Every physical rehabilitation program begins with a thorough evaluation of the patient, includ­ing a medical exam, diagnostic imaging, and keen observations from our wildlife care specialists, whose familiarity with the animals under our care is unrivaled. Once the diagnosis is complete, Dr. Brenner and our wildlife care team create a custom physical therapy plan that specifically addresses the patient’s problems.

One of the methods that she currently employs is therapeutic exercise. This approach utilizes basic exercises to build up elements such as muscle mass and fluidity of movement. The exercises are based on the patient’s natural behav­ior, so the move­ments—such as walking, climbing, or balancing—will be familiar. These aren’t designed to be strenuous or performative; rath­er, as Dr. Brenner explains, “We’re not asking an animal to do something that is outside of its abil­ities. We’re working through focused exercises that are ultimately going to promote the most functional move­ment of their body.” Some of the exer­cises she prescribes include walking up and down ramps, weaving through cones, and stepping over and under branches.

Bola the three-banded armadillo exercises on her custom-built staircase to help strengthen her limbs and maintain fluid movements.

Another method that Dr. Brenner practices is the Wolfe Kinetic Technique, a tactile therapy technique based on gentle touch. Using only her hands, she carefully massages and manip­ulates the problem tissues and joints, avoiding motions that cause resistance while guiding correct movement patterns. As she does this, she is improving the animal’s body awareness and mobility through “neuromuscular re-education”—essentially, reprogram­ming the nerves and muscles by sending normal movement feed­back to and from the brain, which gradually overrides the abnor­mal movement patterns, and instead resets the normal patterns.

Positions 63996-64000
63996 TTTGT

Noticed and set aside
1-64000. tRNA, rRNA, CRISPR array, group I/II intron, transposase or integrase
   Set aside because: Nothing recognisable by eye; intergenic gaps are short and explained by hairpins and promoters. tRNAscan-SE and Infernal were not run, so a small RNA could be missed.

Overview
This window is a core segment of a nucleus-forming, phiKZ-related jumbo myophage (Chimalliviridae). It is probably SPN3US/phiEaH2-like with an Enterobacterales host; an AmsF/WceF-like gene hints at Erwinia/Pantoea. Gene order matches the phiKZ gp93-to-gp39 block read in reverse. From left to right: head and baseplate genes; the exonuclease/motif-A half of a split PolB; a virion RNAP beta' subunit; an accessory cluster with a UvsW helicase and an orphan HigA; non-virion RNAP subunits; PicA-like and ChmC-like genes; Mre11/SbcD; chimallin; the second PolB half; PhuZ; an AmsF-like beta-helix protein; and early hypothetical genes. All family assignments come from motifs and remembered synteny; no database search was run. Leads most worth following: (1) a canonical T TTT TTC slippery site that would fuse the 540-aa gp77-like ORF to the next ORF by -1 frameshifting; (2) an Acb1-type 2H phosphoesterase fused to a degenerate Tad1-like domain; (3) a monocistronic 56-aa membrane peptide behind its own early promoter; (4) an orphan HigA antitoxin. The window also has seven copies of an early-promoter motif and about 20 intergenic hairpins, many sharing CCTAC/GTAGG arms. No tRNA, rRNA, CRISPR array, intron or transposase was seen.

All physical rehabilitation patients learn through positive reinforcement, and they participate in their programs voluntarily; the patient always gets to decide whether to participate on any given day. But you may be wondering how the animals know what to do during their sessions. “Animals are pretty smart,” says Dr. Brenner. “They generally enjoy moving around and this is some­thing that feels good. Once they realize what to do, they partici­pate willingly, and it seems like they’re having fun!”

Slow and Steady

Wallace the Galápagos tortoise has been an active participant in his physical rehabilitation program since 2018. When our wildlife care team noticed that he was having difficulty moving around, Dr. Brenner got to work on diagnosing the problem: Wallace had developed arthritis in multiple joints—an unsurprising finding in an animal that is approximately 100 years old and is supporting about 500 pounds of body weight on his legs.

Physical rehabilitation helps manage Wallace’s arthritis and keep him moving comfortably.

Analgesic treatment alone had not resulted in significant im­provements, so Dr. Brenner began twice-weekly physical therapy sessions that included the Wolfe Kinetic Technique and therapeu­tic massage to encourage joint mobility, as well as weight-shifting exercises to prompt balance and strength (watch a session here). After only a few weeks of these sessions, Wallace’s discomfort was resolved, and he re­turned to normal movement and activity. Today, he has no active issues associated with his arthritis and does not require analgesics. To ensure his well-being, our wildlife care team still maintains a few physical rehabilitation sessions with Wallace every month, so that he can continue to move—slowly, but comfortably—for years to come.

Our work with Wallace exemplifies the efficacy of physical rehabilitation, as well as our drive to embrace innovative care and the highest standards of wildlife health. Dr. Brenner is currently completing the Certified Companion Animal Rehabilitation Ther­apist Program (College of Veterinary Medicine, North Carolina State University)—she is likely the only zoo veterinarian to under­go this type of training and certification in animal rehabilitation. Although physical therapy is not yet a common practice in the zoo community, Dr. Brenner hopes that it will one day become a routine part of wildlife medicine everywhere.

Click here to learn more about physical rehabilitation at the San Diego Zoo—and to see it in action!